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ARS Home » Southeast Area » Athens, Georgia » U.S. National Poultry Research Center » Exotic & Emerging Avian Viral Diseases Research » Research » Publications at this Location » Publication #356516

Research Project: Intervention Strategies to Prevent and Control Disease Outbreaks Caused by Emerging Strains of Avian Influenza Viruses

Location: Exotic & Emerging Avian Viral Diseases Research

Title: Loss of fitness of Mexican H7N3 highly pathogenic avian influenza virus in mallards after circulating in chickens

Author
item YOUK, SUNG-SU - Orise Fellow
item LEE, DONG-HUN - Orise Fellow
item LEYSON, CHRISTINA - Orise Fellow
item Smith, Diane
item FERREIRA CRIADO, MIRIA - Orise Fellow
item DeJesus, Eric
item Swayne, David
item Pantin-Jackwood, Mary

Submitted to: Journal of Virology
Publication Type: Peer Reviewed Journal
Publication Acceptance Date: 4/30/2019
Publication Date: 6/28/2019
Citation: Youk, S., Lee, D., Leyson, C., Smith, D.M., Ferreira Criado, M., Dejesus, E.G., Swayne, D.E., Pantin Jackwood, M.J. 2019. Loss of fitness of Mexican H7N3 highly pathogenic avian influenza virus in mallards after circulating in chickens. Journal of Virology. 93(14):e00543-19. https://doi.org/10.1128/JVI.00543-19.
DOI: https://doi.org/10.1128/JVI.00543-19

Interpretive Summary: Avian influenza (AI) continues to be a threat to poultry worldwide. Highly pathogenic avian influenza (HPAI) of the subtype H7N3 continues to cause outbreaks in Mexico. In this study we examine the infectivity and transmissibility of 2012, 2015, and 2016 Mexican H7N3 HPAI viruses in chickens. No differences were found between the viruses, all three caused high mortality in chickens. In order to address the role of waterfowl in the spread of H7N3 viruses, the infectivity and transmissibility of the 2012 and 2016 viruses was examined in mallards. The 2012 H7N3 virus infected all mallards when given a medium and high doses and the virus transmitted to all contacts in these groups. The more recent 2016 Mexican HPAI virus replicated poorly and didn’t transmit to contacts, indicating this virus was less adapted to mallards. No virus-infected mallards showed clinical signs or died. In conclusion, as the H7N3 HPAI virus has passed in chickens, it has decreased in adaptation to mallards remaining highly lethal to chickens. We speculate that this adaptation possibly could limit any potential spread of this HPAI virus by waterfowl.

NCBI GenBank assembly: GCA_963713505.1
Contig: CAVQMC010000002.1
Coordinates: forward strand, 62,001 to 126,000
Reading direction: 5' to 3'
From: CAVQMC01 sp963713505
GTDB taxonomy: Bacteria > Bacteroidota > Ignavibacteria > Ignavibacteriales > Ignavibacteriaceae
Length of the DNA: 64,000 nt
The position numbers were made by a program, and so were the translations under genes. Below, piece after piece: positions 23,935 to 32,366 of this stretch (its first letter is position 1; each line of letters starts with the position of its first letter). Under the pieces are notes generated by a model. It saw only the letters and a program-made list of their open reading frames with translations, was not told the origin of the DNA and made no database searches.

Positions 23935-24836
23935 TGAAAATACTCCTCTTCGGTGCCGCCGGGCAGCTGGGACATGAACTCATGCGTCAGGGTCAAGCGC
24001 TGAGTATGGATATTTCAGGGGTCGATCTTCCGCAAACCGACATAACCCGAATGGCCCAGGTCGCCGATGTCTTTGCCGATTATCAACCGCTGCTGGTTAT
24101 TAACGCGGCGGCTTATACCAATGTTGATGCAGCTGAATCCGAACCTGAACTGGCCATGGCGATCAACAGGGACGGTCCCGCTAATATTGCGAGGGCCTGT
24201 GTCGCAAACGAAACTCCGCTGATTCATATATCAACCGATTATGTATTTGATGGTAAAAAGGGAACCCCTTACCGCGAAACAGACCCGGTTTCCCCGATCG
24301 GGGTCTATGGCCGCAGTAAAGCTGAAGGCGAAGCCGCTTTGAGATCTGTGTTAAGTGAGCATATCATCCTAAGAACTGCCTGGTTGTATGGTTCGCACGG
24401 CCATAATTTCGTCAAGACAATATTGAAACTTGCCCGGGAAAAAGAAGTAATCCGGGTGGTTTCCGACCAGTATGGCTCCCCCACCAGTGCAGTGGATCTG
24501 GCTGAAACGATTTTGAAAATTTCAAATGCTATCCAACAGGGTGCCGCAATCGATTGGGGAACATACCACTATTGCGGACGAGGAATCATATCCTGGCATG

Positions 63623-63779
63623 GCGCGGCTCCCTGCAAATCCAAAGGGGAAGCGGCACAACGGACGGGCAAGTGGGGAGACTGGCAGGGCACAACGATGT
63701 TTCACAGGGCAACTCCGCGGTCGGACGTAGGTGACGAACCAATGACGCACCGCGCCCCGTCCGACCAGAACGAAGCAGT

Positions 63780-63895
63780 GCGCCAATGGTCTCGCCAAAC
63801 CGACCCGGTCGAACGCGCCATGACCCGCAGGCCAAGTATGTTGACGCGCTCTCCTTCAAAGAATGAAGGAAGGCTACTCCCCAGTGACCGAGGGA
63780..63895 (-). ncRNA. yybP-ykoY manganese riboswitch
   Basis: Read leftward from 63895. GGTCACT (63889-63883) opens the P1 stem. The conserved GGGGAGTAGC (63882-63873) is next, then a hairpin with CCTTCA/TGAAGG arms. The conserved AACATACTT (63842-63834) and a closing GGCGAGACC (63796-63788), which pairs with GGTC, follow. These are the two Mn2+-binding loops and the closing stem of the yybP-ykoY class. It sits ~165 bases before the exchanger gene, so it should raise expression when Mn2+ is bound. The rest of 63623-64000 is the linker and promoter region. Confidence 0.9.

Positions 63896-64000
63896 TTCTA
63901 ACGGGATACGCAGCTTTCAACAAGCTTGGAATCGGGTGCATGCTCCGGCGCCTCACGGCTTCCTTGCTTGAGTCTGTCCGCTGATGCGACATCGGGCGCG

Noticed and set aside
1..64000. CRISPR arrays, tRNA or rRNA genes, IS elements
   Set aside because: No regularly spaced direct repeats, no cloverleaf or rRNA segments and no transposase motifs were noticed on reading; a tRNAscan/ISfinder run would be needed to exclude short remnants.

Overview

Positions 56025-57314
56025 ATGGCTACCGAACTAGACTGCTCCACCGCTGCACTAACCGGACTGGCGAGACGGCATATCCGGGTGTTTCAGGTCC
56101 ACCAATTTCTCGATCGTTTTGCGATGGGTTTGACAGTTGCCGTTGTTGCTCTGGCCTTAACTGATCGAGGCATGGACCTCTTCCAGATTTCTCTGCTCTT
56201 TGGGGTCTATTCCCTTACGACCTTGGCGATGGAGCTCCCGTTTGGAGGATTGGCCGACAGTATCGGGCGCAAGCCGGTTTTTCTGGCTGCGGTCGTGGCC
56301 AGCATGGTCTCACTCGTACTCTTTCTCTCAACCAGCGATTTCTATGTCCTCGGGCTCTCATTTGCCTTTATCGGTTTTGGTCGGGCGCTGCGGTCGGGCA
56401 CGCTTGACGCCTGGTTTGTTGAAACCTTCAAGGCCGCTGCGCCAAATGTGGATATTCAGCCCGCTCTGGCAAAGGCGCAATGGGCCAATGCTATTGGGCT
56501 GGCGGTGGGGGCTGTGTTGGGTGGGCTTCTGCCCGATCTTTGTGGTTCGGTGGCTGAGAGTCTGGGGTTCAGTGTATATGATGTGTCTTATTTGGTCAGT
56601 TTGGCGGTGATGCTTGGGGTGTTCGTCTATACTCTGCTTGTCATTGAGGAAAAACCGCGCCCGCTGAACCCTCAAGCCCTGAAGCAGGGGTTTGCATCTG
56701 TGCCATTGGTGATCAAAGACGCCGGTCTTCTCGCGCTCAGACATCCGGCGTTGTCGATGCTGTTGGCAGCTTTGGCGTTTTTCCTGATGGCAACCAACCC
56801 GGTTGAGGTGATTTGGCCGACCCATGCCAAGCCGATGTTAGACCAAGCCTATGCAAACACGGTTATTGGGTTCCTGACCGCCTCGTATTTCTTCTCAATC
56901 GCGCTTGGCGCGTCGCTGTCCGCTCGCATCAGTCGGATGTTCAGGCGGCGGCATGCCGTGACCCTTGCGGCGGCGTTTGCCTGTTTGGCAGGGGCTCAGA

Technical Abstract: Outbreaks of highly pathogenic avian influenza (HPAI) virus subtype H7N3 have been occurring in commercial chickens in Mexico since its first introduction in 2012. In order to determine changes in virus pathogenicity and adaptation in avian species, three H7N3 HPAI viruses from 2012, 2015, and 2016 were evaluated in chickens and mallards. All three viruses caused high mortality in chickens when given at medium to high doses and replicated similarly. No mortality or clinical signs and similar infectivity were observed in mallards inoculated with the 2012 and 2016 viruses. However, the 2012 H7N3 HPAI virus replicated well in mallards and transmitted to contacts, whereas the 2016 virus replicated poorly and did not transmit to contacts, which indicates that the 2016 virus is less adapted to mallards. In vitro, the 2016 virus grew slower and to lower titers than did the 2012 virus in duck fibroblast cells. Full-genome sequencing showed 115 amino acid differences between the 2012 and the 2016 viruses, with some of these changes previously associated with changes in replication in avian species, including hemagglutinin (HA) A125T, nucleoprotein (NP) M105V, and NP S377N. In conclusion, as the Mexican H7N3 HPAI virus has passaged through large populations of chickens in a span of several years and has retained its high pathogenicity for chickens, it has decreased in fitness in mallards, which could limit the potential spread of this HPAI virus by waterfowl.